I started planning this one right after finishing my first Papercut Rigel Bomber. Or at least when I’d worn it for a while and realised that the low neckline wasn’t going to cut it in colder weather. It’s still not up to the depths of the Swiss winter, but it’ll be fine in autumn, and I’ll be able to wear it when spring finally decides to put in an appearance too.
The fabric is a black and white herringbone-weave wool blend (blended with what? I don’t know) with a pink stripe running up alternately-pointing zigzags. Pink isn’t usually a colour I have much to do with, but it’s subtle enough not to offend my taste and it makes the whole jacket a bit less boring.
I lined the jacket using the same bagging-out method that I used on my first Rigel, and I also interlined it with some soft fabric that was the victim of an accidental dying incident involving some red jersey. It took me a while to work up the nerve to start because I’ve never inter- (or under-) lined before, and I knew from the start that the main fabric was going to fray a lot. To try and counter the fraying I used a rotary cutter to cut each pattern piece out really carefully (no impatient tugging at corners when lifting the pattern piece away) and laid them on a large board with a sheet of newspaper in between each pattern piece so I could pick one up without having to handle every other piece in the process. It worked pretty well and I didn’t have any problems with frayed edges.
The main change I made to the pattern was raising the neckline by 10cm which I did by just extending the centre front line upwards and re-drawing the neck curve on the main front pattern piece and then using this as a basis for re-drawing the front facing and lining pieces. I shortened the neckline ribbing by working out how much shorter I’d made the neckline and shortening the ribbing piece by the same amount (and then a bit more to make it hug the neck a bit more).
I put a little hanging tab in there again, and a label, similar to last time – on a piece of lining fabric and the corduroy that the pocket linings are made from.
Another small modification I made is to make the pockets quite a bit larger so that I can get my whole hand in.
At primary school being seen with hands in pockets was a sure route to a telling-off, I remember one teacher threatening to sew up our pockets if we kept putting our hands in them. In reaction to this ever since I haven’t been able to stand pockets that you can’t get your hands into, like so many pockets in ready-to-wear women’s clothes. It’s just another reason to keep sewing my own.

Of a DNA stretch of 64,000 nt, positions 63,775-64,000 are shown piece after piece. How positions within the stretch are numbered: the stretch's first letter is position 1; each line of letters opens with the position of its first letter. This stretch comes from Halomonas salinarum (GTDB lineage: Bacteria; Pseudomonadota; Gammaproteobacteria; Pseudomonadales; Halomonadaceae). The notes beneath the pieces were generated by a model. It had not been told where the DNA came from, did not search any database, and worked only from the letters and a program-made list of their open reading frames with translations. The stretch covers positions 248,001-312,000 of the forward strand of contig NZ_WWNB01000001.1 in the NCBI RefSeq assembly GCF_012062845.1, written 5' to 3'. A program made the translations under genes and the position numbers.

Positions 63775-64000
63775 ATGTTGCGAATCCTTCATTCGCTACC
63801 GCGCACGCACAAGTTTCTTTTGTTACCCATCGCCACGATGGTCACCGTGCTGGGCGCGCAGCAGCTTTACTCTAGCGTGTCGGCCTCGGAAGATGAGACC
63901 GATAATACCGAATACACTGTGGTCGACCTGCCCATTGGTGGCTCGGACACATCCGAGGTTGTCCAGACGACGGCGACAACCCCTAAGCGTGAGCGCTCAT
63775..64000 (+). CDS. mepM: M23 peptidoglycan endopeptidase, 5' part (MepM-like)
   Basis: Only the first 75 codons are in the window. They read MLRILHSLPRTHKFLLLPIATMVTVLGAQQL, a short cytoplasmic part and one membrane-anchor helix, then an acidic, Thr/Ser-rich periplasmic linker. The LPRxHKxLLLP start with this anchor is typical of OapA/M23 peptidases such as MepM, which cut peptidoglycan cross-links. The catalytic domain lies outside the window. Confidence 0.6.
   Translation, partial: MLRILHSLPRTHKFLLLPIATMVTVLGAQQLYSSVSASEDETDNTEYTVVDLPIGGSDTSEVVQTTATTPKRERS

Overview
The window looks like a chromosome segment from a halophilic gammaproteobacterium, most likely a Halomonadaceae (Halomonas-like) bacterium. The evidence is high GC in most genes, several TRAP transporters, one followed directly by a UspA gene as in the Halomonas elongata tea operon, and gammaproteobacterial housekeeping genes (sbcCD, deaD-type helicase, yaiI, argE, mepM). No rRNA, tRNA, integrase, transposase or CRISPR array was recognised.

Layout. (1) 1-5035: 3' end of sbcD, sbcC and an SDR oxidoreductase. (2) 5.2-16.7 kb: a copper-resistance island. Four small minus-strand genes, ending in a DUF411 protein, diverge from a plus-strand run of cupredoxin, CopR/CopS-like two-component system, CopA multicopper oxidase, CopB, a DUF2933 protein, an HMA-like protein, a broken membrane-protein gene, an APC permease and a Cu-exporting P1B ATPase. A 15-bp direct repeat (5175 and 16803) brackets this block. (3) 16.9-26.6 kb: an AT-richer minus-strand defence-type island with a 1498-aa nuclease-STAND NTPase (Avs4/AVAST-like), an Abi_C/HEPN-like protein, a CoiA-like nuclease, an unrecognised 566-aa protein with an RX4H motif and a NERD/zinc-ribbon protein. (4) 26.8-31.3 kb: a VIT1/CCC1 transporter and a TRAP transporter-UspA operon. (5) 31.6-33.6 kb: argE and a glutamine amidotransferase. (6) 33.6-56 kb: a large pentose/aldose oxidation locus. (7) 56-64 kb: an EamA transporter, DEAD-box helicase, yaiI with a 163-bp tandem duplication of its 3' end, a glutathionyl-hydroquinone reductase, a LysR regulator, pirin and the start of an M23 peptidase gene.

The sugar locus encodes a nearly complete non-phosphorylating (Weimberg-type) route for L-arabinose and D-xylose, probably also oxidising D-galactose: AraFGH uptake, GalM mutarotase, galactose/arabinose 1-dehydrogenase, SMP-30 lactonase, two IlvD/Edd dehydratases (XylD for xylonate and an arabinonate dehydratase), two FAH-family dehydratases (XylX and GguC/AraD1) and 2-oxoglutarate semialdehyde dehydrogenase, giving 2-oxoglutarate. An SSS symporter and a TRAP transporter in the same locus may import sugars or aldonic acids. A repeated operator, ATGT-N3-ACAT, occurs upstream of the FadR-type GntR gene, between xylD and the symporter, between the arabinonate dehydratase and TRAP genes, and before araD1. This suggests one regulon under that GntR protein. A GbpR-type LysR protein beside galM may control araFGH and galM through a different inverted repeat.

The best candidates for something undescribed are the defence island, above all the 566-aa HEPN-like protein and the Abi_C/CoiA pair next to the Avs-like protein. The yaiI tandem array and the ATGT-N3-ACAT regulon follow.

The corduroy itself is a bit stiff in the pockets for the main fabric – the fabric at the front of the jacket hangs slightly oddly – but I’m hoping that they’ll soften with age and use.
I also wonder if I should have use slightly heavier-duty ribbing, but I could only find it in light grey and I preferred the contrast of the dark grey with the main fabric.
Go on Mrs Lobster, just try and sew them up!
So, I’ve made peace with the jacket’s imperfections, and I’m really rather happy with the outcome. I did actually take it home with me at Christmas and the English climate allowed me to wear a couple of times. This was before I finished sewing up the lining but I made myself finish it when I got back. If I’d started wearing it properly without finishing the last little bits I would have ended up wearing it like that for the rest of my (or its) life!
Inspired by Lucie’s post to get my versions of these up onto the blog. They’re from the book “Edward’s Menagerie” by Kerry Lord which my mum gave me for Christmas just over a year ago. I actually started crocheting from it pretty soon after receiving it, (it came at an opportune time, just as my friends and family started having babies) but didn’t want to a separate post for each one. Now I’ve done four of them, you can have them all in one nice, compact, easy-to-use blog post. Continue reading “Crochet Creatures”